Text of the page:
Parr also stressed that there is a significant carbon footprint in producing new ZEVs, and that governments must also encourage more people onto public transit, to reach their climate change goals.
“In terms of electric vehicles, overall, it’s really important to recognize that they are not the silver bullet for making sure that our transport system as a whole is compatible with both climate and other environmental aspects of the system as a whole,” Parr said.
“Whilst many governments are now in the business of moving towards electric vehicles — and that’s good and that needs to happen — it’s absolutely not enough. We need various policies, funding investment in the other sectors as well.”
One environmental criticism of ZEVs is their use of rare earth metals in their large batteries.
“Not all of these metals are, at the moment, mined in an environmentally or socially responsible way, and we know that there are human rights abuses going on in some of the mining of these metals,” Parr said.
“So, alongside what is going on with the production of electric vehicles, there needs to be a multi-pronged strategy led by governments, but also participation by businesses, that means that we can address the sourcing issues for the metals that are essential to go into battery electric vehicles.”
Canada lagging behind
In Canada, ZEVs accounted for 3.5 per cent of new vehicles registered in the first half of 2020. Two-thirds of those were BEVs.
Part of the reason for that is that carmakers have been slow to make electric SUVs and pickups, which dominate the North American market.
“There should be a plug-in (Ford) F-150 coming really soon, Tesla has their Cybertruck coming, Rivian is one that’s making an electric truck. They’re all there all on the horizon,” said Sean Hart, vice president of Canada’s Electric Vehicle Society.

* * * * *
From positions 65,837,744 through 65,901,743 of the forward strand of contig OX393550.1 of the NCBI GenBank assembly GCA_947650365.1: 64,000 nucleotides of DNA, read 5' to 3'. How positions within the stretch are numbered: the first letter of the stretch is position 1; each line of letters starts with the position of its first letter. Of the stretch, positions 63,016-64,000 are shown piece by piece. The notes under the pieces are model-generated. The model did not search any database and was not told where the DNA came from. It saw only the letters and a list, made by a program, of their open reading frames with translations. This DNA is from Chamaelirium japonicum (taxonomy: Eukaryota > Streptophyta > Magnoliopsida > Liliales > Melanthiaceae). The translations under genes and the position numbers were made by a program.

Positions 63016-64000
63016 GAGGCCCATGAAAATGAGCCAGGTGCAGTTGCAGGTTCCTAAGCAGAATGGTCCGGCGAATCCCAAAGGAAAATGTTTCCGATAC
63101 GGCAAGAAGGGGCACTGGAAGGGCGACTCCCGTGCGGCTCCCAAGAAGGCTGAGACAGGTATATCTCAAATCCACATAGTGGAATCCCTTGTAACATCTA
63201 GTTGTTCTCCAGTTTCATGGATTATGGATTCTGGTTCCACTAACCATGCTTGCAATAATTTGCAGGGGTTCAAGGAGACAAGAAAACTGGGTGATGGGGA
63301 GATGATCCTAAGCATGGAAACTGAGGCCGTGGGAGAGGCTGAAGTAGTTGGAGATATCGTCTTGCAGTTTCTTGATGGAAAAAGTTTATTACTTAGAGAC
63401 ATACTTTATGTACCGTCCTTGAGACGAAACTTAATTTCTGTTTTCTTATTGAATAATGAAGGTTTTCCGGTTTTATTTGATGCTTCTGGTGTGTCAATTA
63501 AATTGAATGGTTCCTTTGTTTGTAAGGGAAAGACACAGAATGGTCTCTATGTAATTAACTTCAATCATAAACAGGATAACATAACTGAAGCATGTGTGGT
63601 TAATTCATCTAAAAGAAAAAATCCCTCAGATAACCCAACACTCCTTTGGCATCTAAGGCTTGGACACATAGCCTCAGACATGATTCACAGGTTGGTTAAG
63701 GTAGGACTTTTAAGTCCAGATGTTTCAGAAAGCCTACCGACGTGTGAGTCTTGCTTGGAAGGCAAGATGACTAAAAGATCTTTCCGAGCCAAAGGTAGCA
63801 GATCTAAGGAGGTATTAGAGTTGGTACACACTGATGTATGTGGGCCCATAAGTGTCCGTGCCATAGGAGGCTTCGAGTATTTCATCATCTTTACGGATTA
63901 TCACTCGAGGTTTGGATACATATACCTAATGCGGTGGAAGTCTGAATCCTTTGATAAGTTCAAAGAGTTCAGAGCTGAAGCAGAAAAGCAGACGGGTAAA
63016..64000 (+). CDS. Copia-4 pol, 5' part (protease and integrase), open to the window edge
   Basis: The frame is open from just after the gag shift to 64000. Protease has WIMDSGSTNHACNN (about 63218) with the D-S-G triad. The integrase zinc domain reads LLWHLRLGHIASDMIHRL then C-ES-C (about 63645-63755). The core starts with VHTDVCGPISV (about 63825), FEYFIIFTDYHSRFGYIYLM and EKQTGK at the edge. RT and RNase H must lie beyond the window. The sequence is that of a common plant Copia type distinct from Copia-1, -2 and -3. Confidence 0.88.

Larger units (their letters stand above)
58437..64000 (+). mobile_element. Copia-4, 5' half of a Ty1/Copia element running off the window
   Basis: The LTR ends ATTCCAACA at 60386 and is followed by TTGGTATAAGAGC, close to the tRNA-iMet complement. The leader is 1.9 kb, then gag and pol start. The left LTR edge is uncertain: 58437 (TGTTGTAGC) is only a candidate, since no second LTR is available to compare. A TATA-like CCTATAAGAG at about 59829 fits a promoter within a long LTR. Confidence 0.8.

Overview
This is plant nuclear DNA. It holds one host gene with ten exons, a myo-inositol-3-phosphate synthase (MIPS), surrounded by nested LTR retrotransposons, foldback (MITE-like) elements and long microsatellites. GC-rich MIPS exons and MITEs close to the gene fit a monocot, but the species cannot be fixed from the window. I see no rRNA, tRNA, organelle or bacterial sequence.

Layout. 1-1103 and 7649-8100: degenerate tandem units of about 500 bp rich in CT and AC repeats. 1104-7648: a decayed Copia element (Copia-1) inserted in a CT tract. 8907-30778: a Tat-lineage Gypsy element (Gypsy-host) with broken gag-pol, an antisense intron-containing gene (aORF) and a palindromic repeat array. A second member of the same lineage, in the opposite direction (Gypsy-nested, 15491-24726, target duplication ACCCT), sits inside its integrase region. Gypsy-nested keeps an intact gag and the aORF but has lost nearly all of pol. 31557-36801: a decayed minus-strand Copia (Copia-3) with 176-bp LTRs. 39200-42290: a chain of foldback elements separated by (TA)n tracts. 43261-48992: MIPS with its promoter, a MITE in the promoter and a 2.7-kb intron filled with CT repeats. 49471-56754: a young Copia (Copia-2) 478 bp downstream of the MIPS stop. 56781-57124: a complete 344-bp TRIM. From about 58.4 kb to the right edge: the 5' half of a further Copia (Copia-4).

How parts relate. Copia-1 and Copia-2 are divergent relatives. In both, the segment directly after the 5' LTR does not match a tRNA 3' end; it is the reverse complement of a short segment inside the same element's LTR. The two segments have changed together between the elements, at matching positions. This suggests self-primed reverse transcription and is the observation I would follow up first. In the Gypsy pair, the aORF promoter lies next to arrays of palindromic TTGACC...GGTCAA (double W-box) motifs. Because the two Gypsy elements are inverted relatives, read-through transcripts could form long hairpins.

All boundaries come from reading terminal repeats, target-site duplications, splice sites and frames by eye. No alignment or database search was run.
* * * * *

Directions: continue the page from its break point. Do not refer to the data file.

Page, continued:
“There’s a number of SUV models coming out this year in 2021.”
The federal government offers an incentive of up to $5,000 for new ZEV purchases.
Some provinces top that up, notably Quebec, where buyers get an extra $8,000 rebate.
“People have heard about some of the more expensive electric cars. Tesla tends to be on the higher end, and you can get some of them that are in the $100,000 range,” Hart said.
“But a lot of them are in that $30,000 to $40,000 range, when you include the incentives. So they’re kind of middle of the pack. They’re not ‘exclusive.'”
Hart says many drivers forget that the operating costs of running an electric vehicle adds considerable savings over its lifetime.
In January 2021, the 2020 model of the gasoline Volkswagen Golf retails from $22,570 in Canada.
Its BEV equivalent, the e-Golf, starts at $37,895; a difference of $15,325 before tax.
“I think it will start to become the norm before the mid-2020s, certainly in Europe, and possibly elsewhere as well,” Parr said.
“Because the economics are going to take people there even if their environmental conscience is doesn’t.”
Norway aims to end the sale of gasoline and diesel cars by 2025.
Canada’s goal is to do the same by 2040, with Quebec setting a deadline of 2035.